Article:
WikiLeaks: A Document Dump Too Far

More than two-thirds of Americans say WikiLeaks has harmed the public interest by releasing classified U.S diplomatic documents, a sharp negative turn in views of the website's actions – and nearly six in 10 say its founder, Julian Assange, should face criminal charges as a result.

On a day Assange is schedule to appear in a London courtroom on unrelated charges, the latest ABC News/Washington Post poll indicated he’s gone a document dump too far, alienating many Americans who held a more benign view of last summer’s WikiLeaks release of U.S. military field reports from Afghanistan.

Then, a Pew Research Center poll found the public more or less divided, 42 percent to 47 percent, on whether that release served or hurt the public interest. Last week, in a Pew poll on the diplomatic documents, it was 29-53 percent negative. And in this poll it’s even more so, with just 20 percent saying the release served the public interest, while 68 percent call it harmful.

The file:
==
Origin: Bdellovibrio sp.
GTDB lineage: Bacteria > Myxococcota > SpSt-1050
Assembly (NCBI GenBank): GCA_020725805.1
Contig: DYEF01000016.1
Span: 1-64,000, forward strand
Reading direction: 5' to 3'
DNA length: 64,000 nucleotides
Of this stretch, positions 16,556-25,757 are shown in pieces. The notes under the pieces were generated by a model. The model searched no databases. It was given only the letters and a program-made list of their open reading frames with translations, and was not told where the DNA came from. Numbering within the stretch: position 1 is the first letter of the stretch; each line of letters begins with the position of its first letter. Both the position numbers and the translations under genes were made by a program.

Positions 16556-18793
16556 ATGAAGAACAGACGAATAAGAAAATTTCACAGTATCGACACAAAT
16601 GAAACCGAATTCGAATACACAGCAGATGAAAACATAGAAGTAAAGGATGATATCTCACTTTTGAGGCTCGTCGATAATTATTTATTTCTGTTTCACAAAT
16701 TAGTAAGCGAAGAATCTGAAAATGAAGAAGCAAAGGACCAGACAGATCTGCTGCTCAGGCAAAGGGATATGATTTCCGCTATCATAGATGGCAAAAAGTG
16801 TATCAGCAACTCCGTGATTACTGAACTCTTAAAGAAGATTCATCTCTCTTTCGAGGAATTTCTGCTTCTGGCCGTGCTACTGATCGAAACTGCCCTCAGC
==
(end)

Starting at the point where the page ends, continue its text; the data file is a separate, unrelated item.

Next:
It can’t have helped Assange’s image to be held in England on a Swedish extradition request in which he’s wanted for questioning on allegations of rape and sexual coercion; he’s appearing in that case today. Further, his lawyer was quoted Sunday as saying Swedish authorities had told him a grand jury in Alexandria, Virginia, was considering possible criminal charges against Assange stemming from WikiLeaks’ release of classified documents.

In accord with that reported investigation, 59 percent of Americans say that in their view Assange should be charged with a crime for releasing the U.S. diplomatic cables. Far fewer, 29 percent, said it’s not a criminal matter, with the rest undecided.

While there are partisan, ideological and age differences, in every demographic group evaluated in this survey, majorities said the leak harms the public interest, and in most groups majorities said Assange should be charged criminally.

The gaps are greatest on whether he should face charges – barely over half of Democrats and independents say so (51 and 52 percent, respectively), rising to 74 percent of Republicans. And young adults divide on the question – 45 percent say he should be charged, compared with 70 percent among seniors.

Click here for a PDF with the full results.

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